Lewis Holden continues the series arguing the Queen is Australia’s Head of State, based on a new book by Steven Spadijer.
Now that the Queen has been and gone, it’s timely to reflect on the fact that Her Majesty was referred to as the “Head of State of 16 Commonwealth realms”. As Peter Fitzsimons points out, not a peep was heard from the ACM, the only proponents of the wacky proposition that the Queen is not Australia’s head of state.
I say wacky because after reading Steven Spadijer‘s book on the issue, it’s difficult to see how the ACM missed the weight of case law evidence pointing to the Queen as Australia’s head of state. Perhaps they should spend less money buying push-polling from Roy Morgan or buying Facebook friends and instead buy Steven’s book!
So let’s look at the case law which shows that the Queen is in fact Australia’s Head of State. It should come as no surprise that Australian courts, like their foreign counterparts in Britain and Canada, have identified the Queen as Head of State. They have done so because all powers of the state flow from the Crown to the government officials, not vice versa.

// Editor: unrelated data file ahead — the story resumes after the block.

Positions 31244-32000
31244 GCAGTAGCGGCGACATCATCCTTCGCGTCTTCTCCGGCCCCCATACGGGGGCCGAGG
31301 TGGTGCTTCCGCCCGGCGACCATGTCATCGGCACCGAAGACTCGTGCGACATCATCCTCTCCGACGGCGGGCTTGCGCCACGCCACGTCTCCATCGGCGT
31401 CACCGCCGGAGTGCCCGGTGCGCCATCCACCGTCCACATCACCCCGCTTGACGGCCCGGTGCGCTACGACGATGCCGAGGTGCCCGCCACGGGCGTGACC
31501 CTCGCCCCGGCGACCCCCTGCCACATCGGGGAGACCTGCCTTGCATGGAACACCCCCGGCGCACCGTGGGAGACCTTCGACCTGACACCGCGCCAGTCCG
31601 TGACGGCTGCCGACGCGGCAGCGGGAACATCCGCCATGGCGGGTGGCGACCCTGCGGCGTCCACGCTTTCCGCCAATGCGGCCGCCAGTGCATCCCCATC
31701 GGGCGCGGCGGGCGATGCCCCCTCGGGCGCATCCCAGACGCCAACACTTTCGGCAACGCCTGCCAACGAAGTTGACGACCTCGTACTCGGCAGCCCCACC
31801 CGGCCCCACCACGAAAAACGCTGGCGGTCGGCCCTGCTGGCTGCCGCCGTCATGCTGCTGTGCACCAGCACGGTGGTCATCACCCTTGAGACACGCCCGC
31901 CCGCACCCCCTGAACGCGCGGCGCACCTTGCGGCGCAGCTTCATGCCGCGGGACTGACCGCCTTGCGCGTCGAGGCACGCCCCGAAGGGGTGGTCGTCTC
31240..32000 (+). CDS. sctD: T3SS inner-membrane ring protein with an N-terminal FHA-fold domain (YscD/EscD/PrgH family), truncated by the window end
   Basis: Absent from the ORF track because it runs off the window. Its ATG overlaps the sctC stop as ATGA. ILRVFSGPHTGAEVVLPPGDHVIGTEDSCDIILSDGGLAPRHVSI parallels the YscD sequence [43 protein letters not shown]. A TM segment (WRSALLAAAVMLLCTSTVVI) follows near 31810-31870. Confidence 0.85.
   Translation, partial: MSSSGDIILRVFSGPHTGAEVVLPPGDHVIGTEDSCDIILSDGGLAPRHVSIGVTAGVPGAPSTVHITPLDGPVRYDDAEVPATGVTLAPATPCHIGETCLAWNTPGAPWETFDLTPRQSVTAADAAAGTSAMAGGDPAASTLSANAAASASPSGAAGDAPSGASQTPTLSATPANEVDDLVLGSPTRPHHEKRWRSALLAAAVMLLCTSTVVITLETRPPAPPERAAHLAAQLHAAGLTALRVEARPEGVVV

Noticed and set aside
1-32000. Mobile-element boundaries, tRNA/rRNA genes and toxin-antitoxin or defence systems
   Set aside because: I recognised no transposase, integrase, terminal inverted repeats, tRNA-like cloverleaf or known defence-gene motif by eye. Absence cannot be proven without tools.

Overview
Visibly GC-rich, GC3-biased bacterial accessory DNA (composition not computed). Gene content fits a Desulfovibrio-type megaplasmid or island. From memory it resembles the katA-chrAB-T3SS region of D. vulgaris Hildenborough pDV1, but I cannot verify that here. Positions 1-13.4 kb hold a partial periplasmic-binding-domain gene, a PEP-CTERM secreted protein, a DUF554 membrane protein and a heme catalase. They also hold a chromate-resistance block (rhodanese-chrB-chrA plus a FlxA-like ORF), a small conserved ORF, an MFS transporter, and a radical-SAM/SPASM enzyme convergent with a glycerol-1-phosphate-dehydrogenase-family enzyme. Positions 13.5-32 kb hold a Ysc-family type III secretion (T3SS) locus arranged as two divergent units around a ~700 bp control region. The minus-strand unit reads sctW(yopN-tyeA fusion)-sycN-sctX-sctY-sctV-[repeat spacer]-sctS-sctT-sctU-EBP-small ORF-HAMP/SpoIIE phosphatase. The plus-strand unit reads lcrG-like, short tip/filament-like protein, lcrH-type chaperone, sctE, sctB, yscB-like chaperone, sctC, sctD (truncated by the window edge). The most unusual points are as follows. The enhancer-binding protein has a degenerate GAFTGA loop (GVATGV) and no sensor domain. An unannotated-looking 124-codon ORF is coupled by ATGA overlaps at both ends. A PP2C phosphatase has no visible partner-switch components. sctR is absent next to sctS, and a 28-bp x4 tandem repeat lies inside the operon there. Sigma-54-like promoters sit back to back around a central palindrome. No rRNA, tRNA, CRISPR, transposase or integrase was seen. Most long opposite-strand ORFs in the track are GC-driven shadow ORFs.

But never has any court ever suggested that the appointment of the Prime Minister is a ‘defining’ power of a monarchical Head of State, as Sir David Smith has claimed. In fact, one Canadian Supreme Court case – Re Canada Assistance Plan (B.C.)  2 S.C.R. 525, 576 (quoted below) – explicitly referred to the Queen as the Head of State, despite in the very next sentence noted the power to appoint the Prime Minister resides exclusively with the Governor-General. So much for the power to appoint the PM being the ‘defining’ function of the Head of State. Equally, so much for the claim by Professor Flint that the term has no constitutional usage or meaning (as noted in Part II over 19 monarchical constitutions use the phrase “Head of State” to denote the Crown as being the symbol of national unity and the case law below is largely in the area of constitutional/citizenship law, not international law).
The Australian judicial system has stressed similar functions. In Ex parte Te, Justice Kirby observed that:
“…in some countries (and throughout our history), school children have pledged their allegiance to the Head of State. Allegiance to the…Head of State of a country is the traditional way, in a constitutional monarchy, by which alienage is excluded and membership of the community or body politic of that country is signified”.